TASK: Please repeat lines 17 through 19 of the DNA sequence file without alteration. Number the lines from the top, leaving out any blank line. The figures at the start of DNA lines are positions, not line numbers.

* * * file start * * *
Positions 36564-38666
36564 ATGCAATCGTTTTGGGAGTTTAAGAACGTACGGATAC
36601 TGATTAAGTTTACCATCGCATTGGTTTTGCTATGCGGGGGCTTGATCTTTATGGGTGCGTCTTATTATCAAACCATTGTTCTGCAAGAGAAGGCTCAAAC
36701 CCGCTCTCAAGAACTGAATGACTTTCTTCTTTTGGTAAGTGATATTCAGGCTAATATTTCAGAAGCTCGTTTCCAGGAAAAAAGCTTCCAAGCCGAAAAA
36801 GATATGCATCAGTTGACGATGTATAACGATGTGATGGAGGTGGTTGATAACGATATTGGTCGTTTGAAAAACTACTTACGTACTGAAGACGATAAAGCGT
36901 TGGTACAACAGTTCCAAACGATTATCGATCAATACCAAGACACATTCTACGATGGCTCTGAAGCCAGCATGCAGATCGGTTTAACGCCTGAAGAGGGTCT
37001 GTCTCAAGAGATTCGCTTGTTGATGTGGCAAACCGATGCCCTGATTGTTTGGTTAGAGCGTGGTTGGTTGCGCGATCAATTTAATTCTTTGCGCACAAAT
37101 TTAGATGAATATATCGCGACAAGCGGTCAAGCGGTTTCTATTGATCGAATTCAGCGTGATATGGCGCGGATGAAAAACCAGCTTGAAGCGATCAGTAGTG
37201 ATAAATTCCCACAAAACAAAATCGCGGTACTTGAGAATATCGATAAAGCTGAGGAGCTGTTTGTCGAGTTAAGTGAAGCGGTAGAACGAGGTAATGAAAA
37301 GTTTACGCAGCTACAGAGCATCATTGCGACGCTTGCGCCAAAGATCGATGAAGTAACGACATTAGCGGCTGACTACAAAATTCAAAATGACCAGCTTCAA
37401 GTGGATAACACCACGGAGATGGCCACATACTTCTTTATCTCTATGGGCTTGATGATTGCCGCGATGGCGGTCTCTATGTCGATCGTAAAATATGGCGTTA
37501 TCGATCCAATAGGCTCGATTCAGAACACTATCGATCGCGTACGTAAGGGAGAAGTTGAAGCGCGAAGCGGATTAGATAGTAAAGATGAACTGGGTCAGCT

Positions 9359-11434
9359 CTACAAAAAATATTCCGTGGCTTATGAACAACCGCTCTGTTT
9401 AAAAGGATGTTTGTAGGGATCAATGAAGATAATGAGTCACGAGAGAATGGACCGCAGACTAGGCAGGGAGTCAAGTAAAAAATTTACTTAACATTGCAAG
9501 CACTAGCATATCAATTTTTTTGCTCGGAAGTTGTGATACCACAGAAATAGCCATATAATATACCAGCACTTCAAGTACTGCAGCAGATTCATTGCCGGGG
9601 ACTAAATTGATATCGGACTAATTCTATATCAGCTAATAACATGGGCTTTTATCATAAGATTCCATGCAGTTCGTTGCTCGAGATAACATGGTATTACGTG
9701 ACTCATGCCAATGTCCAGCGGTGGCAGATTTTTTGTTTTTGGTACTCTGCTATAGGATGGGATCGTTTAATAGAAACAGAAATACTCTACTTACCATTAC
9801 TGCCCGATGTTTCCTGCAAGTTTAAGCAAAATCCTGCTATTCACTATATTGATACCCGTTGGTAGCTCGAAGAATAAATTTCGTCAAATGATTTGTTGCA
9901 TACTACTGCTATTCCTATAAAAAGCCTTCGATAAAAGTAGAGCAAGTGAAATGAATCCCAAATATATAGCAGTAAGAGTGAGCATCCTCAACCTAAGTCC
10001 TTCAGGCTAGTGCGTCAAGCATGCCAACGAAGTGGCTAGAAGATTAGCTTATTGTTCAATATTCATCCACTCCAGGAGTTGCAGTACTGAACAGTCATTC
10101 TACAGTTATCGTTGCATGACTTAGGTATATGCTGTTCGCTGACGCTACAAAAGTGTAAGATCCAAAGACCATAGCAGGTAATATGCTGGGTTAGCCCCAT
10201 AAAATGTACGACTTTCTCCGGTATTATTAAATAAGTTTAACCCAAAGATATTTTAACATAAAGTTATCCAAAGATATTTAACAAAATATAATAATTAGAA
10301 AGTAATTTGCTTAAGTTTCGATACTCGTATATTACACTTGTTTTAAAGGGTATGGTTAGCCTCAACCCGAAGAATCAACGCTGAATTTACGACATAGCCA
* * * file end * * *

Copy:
9601 ACTAAATTGATATCGGACTAATTCTATATCAGCTAATAACATGGGCTTTTATCATAAGATTCCATGCAGTTCGTTGCTCGAGATAACATGGTATTACGTG
9701 ACTCATGCCAATGTCCAGCGGTGGCAGATTTTTTGTTTTTGGTACTCTGCTATAGGATGGGATCGTTTAATAGAAACAGAAATACTCTACTTACCATTAC
9801 TGCCCGATGTTTCCTGCAAGTTTAAGCAAAATCCTGCTATTCACTATATTGATACCCGTTGGTAGCTCGAAGAATAAATTTCGTCAAATGATTTGTTGCA